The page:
The era of cookie-cutter advertising is over. Long gone are the days of identical suit-jackets, identical sedans, and identical business cards. Today’s creative entrepreneur has to do something different–something better–if he or she wants to stand out. Interactive business cards–cards that encourage the people using them to play with them rather than just keep them in their wallet–are one excellent way of taking that step outside the ordinary.
Step 1: Brainstorm
Image via Flickr by Ran Yaniv Hartstein
The first step in making a business card is to brainstorm. What can you make a business card out of? What kinds of business-relevant flat (or flatten-able) things can you make out of those materials? How much information do you want to include on the business card aside from contact information? Can you think of a design that relates to your business? The only limitations on your brainstorming should be that:
- It should fit in the same rough amount of space that a normal credit card fits into
- It shouldn’t destroy someone’s wallet/card holder when they put it in or take it out
- It should give the person receiving it something to do. (That’s what makes it interactive!)
Step 2: Narrow It Down
The step that always comes after brainstorming: go through your list and cross off ideas that simply don’t work. Start by narrowing your focus to just the ideas most relevant to your business then cross off the ones that would be too fragile or complicated. Check the remaining ideas against your budget. The ones left over are your candidate pool; pick the one you think represents the best co-optimization of your business’ image and practical functionality. Look for ideas that include useful tools.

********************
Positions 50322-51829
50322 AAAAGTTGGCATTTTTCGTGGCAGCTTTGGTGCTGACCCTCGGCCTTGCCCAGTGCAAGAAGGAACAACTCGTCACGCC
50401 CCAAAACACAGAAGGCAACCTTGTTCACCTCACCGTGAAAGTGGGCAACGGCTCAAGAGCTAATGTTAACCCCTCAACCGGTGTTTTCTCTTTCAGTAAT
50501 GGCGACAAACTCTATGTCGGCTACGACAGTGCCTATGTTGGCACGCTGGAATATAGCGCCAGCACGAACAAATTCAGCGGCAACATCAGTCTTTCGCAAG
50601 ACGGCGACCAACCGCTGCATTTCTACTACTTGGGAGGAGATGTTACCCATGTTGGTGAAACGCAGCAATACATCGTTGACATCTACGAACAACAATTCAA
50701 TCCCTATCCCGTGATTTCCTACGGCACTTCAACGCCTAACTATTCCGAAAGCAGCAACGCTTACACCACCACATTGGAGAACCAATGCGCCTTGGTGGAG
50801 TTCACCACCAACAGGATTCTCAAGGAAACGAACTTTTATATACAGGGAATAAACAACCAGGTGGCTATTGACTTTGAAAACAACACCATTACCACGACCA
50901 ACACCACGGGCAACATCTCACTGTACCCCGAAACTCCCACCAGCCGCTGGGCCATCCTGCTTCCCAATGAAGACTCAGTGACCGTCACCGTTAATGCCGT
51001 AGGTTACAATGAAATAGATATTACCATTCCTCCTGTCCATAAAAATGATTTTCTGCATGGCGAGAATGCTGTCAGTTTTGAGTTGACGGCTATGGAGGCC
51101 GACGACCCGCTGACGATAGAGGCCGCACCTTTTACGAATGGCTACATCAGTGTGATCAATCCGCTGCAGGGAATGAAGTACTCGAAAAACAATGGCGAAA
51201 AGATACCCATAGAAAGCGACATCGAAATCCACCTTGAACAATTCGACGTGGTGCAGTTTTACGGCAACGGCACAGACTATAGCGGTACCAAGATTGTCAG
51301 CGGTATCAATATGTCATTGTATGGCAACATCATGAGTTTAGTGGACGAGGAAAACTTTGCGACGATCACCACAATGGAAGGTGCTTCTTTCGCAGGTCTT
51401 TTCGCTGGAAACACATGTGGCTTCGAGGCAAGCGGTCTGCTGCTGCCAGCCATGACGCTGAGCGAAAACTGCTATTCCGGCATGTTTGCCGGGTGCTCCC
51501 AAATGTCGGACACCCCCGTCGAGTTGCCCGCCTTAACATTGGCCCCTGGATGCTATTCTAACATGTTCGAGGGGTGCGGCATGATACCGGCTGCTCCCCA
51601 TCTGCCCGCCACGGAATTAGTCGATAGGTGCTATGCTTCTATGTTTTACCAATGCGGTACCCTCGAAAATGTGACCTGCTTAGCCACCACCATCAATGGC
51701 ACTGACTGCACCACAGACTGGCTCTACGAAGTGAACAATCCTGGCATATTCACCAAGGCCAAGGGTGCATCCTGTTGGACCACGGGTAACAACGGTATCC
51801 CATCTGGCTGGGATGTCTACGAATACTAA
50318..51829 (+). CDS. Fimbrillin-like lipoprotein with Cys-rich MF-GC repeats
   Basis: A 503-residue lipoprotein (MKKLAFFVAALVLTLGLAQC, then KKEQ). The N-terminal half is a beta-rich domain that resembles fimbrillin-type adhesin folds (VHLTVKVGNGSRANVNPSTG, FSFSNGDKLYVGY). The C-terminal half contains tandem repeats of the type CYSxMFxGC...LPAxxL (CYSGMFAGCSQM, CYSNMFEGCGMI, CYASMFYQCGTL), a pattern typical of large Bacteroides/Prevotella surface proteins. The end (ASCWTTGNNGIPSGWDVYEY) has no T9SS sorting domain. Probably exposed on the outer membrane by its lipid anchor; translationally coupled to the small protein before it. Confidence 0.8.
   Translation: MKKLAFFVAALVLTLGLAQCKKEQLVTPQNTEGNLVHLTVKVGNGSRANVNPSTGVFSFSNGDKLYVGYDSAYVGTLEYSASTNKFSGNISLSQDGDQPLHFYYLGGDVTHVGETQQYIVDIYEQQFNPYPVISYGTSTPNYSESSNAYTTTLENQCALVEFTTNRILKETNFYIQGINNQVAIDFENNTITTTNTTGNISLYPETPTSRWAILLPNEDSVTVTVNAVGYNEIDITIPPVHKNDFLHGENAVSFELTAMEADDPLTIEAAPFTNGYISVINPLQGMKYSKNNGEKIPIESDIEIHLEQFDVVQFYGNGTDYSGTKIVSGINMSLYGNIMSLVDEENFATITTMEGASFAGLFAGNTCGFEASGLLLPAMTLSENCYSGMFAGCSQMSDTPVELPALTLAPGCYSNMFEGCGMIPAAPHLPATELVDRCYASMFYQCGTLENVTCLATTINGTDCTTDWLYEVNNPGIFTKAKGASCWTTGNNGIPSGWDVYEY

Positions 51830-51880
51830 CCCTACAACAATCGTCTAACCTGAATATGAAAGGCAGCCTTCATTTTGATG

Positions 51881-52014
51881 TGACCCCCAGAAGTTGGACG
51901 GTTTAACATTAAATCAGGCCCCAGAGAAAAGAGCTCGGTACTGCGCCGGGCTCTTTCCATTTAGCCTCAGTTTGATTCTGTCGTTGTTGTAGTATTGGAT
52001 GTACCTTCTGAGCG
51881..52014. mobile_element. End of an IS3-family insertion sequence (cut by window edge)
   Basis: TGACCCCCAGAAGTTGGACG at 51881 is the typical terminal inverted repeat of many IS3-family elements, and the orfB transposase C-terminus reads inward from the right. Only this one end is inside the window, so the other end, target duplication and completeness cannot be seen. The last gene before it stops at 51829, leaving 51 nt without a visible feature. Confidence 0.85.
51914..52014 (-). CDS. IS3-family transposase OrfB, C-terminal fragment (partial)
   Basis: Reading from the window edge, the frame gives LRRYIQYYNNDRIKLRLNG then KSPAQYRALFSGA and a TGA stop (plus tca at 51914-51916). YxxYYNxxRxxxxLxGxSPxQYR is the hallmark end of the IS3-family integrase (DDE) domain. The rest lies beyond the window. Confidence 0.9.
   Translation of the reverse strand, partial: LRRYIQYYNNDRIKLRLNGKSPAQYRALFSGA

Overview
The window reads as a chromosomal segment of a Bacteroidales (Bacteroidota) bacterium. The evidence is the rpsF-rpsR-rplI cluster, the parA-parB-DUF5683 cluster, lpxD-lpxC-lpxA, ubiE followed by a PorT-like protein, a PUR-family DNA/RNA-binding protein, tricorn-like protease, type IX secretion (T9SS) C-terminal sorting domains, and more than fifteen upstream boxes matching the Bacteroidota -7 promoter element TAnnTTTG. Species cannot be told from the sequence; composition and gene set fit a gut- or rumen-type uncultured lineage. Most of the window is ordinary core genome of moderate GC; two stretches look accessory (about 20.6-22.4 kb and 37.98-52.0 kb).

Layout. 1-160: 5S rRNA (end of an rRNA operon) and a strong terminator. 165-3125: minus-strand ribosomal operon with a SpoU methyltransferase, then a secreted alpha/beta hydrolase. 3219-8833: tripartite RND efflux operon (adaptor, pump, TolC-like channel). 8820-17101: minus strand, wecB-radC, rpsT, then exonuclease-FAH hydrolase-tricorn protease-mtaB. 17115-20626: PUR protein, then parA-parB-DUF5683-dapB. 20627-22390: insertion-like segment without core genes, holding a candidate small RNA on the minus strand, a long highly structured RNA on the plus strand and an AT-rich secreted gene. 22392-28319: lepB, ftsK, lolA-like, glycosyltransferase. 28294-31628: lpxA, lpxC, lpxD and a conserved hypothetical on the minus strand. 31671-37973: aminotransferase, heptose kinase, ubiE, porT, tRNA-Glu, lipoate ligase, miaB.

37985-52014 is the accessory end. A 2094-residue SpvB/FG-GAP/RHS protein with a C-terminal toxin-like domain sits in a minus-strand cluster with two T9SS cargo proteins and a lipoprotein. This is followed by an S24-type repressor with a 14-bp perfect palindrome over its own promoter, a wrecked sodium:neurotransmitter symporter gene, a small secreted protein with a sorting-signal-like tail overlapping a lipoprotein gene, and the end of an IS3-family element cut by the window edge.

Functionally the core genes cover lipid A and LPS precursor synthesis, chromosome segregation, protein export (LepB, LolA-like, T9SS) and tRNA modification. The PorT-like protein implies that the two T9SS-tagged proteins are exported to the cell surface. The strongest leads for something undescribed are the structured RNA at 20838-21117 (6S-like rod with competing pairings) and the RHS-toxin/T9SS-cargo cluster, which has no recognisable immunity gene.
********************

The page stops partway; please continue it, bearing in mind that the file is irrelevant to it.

Step 3: Make a Prototype
Image via Flickr by yuichirock
There are several tools that will allow you to create your business cards online to customize your interactive ideas. Find one that makes sense to you and figure out what it will take to get a prototype set made. Even though it might be more expensive per card, it’s always wise to get a small batch of the prototype built so that you can hand them around your company and encourage people to “stress test” the cards. Ideas like this can seem absolutely perfect and then end up being not quite viable for a wide variety of unexpected reasons. Prototype runs are always a good idea.
Step 4: Order a Good Run
If the people around the company like them and there are no major complaints, order a nice big batch and start spreading them around! Always carry a set with you; you never know who you’ll run into out in the world. Make sure to give out a business card after every meeting and interview.
Interactive business cards, done right, leave a lasting impression. An innovative business card can easily become a conversation piece, a source of entertainment, or serve an actual function for the people carrying them — and every time they get one out to use or play with it, they’ll remember you fondly.